Women in STEM: Sarah

Sarah in the lab

Meet Sarah, my 13th guest. She is an Australian immunologist with a huge love for Harry Potter.

Hi t.cell.sarah! First of all would you like to tell us something about you?

Hi my name is Sarah and I am from Melbourne Australia, I have a masters in science (research) with a focus on immunology. Keeping my age a secret for now but if you follow me you may have seen its big one and I am having a Harry Potter themed birthday with my best friend!!! I am so excited so keep an eye out for it later in the year.

When did you start your Instagram account? How did you get the idea?

I started my account in August 2018 and I got the idea from one of my friends, Vanesa you may know her as neuroscience.ness on Instagram. I saw how much fun she was having and wanted to join in, she even helped me name my account. I love sharing my life as a scientist but also that while I love science I do have other interests and that’s OK, I also love that I can combine my hobbies with science and share them with people, I am currently running a series that combines baking and science.

Can you tell us something about how you balance work and private life? 

During my masters I didn’t really achieve work life balance, I used to spend late nights and early mornings in the lab, so once I finished my degree I decided to set work hours and I stuck to them as closely as I could. This set boundaries not just for me but also for others who worked with me, it let them know that I only worked during certain hours and that if you needed me for something to see me during those hours.

I also believe in enjoying yourself while you study, it may seem like you life is what you study but you are allowed to have other hobbies like reading, baking, hanging out with friends, gaming, basically whatever you like doing keep doing because during the hard times it will help you get through it. Don’t let your studies take over your life and remember you can have life away from your studies.

During your academic studies how many women were in course? Why in your opinion?

During my masters I was guess I was in a unique situation, two of my supervisors were women and probably due to that I was in a lab surrounded by women. Even in my bachelors degree I was surrounded by women, I am not sure if that was because my university wasn’t overly competitive, I went to a university in a lower socio-economic area, so I think this meant that they were actually quite supportive and the competitiveness that is usually associated with university just wasn’t there, everyone had there own for reasons for being there and wanted to support others. I felt like my university was quite a surreptitious environment and really wanted to help me achieve my goals.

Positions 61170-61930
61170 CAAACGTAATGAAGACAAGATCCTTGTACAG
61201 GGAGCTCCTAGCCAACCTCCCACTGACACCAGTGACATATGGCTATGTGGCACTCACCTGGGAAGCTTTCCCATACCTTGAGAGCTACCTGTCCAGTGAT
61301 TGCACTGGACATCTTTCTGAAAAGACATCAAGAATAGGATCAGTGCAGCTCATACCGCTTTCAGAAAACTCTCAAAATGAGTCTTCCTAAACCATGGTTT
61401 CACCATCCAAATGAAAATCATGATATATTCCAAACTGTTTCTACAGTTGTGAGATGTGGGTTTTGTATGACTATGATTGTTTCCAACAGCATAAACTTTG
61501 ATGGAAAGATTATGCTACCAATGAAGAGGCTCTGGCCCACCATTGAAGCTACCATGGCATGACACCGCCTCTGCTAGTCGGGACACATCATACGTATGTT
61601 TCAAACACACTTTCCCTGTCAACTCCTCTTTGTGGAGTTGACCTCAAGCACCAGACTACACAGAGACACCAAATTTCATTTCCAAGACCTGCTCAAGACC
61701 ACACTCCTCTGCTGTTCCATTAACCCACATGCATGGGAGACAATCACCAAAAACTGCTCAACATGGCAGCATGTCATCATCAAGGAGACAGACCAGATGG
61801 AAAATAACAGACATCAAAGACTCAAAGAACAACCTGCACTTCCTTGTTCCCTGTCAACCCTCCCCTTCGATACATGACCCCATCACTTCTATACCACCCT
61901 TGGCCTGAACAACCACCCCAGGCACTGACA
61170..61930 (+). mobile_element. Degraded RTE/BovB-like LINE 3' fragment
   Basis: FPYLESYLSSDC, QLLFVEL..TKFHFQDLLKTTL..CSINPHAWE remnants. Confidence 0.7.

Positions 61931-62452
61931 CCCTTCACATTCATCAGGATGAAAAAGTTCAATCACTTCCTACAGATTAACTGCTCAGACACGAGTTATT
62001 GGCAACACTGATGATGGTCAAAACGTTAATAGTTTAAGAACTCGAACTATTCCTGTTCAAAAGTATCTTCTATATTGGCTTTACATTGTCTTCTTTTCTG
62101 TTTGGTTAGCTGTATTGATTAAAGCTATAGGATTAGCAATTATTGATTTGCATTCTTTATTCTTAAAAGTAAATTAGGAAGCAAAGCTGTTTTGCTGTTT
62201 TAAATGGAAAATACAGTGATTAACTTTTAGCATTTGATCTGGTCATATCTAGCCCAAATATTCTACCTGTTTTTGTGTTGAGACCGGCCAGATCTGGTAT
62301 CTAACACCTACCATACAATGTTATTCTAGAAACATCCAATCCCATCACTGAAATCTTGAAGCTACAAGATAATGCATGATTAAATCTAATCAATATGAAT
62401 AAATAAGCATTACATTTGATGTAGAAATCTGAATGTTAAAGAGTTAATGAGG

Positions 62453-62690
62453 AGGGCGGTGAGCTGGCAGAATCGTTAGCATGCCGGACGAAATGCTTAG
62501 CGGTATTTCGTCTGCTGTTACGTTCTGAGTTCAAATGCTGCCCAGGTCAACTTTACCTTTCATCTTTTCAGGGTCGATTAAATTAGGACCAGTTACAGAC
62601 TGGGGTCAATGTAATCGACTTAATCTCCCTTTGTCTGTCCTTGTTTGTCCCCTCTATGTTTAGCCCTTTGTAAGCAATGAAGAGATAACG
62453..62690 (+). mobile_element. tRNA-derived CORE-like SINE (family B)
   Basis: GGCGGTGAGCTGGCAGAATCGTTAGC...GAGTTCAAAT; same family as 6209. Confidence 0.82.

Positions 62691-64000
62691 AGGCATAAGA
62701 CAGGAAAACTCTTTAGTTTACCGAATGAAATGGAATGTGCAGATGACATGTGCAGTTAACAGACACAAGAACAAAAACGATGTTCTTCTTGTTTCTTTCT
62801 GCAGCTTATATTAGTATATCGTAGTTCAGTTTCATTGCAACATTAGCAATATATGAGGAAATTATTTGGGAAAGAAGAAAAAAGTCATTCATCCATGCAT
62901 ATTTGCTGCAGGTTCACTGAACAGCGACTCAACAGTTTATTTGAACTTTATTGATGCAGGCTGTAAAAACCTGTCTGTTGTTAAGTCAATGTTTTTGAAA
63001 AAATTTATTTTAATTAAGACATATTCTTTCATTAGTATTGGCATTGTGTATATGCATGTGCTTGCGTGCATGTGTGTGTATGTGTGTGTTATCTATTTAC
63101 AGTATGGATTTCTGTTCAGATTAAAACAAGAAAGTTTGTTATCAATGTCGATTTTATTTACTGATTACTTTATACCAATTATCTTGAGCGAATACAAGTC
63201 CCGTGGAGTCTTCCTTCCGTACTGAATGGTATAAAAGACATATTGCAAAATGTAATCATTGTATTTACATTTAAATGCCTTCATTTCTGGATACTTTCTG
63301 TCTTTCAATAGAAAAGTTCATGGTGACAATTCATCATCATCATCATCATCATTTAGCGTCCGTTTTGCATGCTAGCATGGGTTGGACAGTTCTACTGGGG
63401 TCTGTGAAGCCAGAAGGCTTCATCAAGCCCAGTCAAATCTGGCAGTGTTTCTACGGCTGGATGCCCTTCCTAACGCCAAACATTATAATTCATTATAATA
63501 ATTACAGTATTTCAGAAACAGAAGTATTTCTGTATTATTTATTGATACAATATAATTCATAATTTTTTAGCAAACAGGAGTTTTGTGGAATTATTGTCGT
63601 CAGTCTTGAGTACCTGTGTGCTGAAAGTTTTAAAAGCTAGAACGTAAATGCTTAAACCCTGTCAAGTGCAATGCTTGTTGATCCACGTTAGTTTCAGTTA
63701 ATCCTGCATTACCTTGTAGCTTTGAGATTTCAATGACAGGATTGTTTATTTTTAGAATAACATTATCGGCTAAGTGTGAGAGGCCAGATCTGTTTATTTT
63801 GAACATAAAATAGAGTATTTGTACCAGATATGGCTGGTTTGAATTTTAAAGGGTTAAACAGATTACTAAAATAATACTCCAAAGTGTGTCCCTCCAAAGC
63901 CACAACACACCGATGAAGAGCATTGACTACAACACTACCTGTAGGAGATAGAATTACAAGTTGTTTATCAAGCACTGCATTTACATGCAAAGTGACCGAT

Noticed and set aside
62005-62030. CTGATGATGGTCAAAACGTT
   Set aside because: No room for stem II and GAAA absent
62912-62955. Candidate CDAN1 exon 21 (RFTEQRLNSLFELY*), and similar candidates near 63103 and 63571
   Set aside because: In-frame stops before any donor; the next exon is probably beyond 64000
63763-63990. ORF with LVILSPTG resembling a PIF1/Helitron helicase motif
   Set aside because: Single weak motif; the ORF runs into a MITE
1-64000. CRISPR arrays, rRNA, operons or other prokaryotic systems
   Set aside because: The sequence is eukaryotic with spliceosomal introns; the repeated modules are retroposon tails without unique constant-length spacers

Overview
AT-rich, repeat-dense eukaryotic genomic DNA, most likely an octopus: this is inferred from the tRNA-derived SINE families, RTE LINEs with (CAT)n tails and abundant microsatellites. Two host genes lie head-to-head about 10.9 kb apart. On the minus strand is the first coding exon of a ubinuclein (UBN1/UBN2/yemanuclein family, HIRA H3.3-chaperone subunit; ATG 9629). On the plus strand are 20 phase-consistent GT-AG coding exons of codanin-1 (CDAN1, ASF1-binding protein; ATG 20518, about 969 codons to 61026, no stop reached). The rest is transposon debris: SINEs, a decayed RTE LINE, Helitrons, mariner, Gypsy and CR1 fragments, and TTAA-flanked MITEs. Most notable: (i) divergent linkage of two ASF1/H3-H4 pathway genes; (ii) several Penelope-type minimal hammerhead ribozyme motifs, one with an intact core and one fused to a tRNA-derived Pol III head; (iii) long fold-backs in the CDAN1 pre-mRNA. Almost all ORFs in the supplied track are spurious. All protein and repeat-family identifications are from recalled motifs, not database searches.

Even during my masters I felt somewhat supported especially by those around me because we were all going through the same thing, I didn’t feel like I was being treated as someone lesser because I was a women in a male dominated field, I still don’t feel like that but even in my career I was working for a women so I guess you could say I had a unique perspective on this topic.

Have you ever felt harassed or being kept apart as a scholar because you are a woman?

As mentioned above most of my research career I have been surrounded by women and felt supported, I haven’t personally felt harassed because I was a women but I do know women who felt like they had to work harder than the men in similar positions to them to get a leg up and get the respect they deserve. While I think we are making big strides to equality we still have long way to go and I respect the people who have come before me who may have had it harder than me.

How did you became passionate about science? 

I wasn’t always passionate about science, I always had an interest in science but I wouldn’t say I was passionate. The passion came after I finished my masters and had some time away from science, I realized I missed it and then I saw Vanesa’s Instagram and I volunteered to help my lab with a science outreach day and that really showed me how much I enjoyed sharing my world with others and bringing them into it.

Would you like to talk briefly about your job?

I previously worked as a research assistant in an immunology research laboratory, I am currently looking for a new job in laboratory management or industry. Working in science really means you need to resilient because losing your job because your lab has no funding is a real possibility.  

Thank you so much for your time. Lastly, can you give any advice to girls interested in STEM?

If you want to get into science, then do it! You path might not always be as direct as you think but there are always other ways to get to your endpoint.

Check Sarah’s LinkedIn!

Published by Martina Bodner

Biotechnologist, PhD Candidate in Food Chemistry, Science Teacher, STEM and autism advocate, mother.

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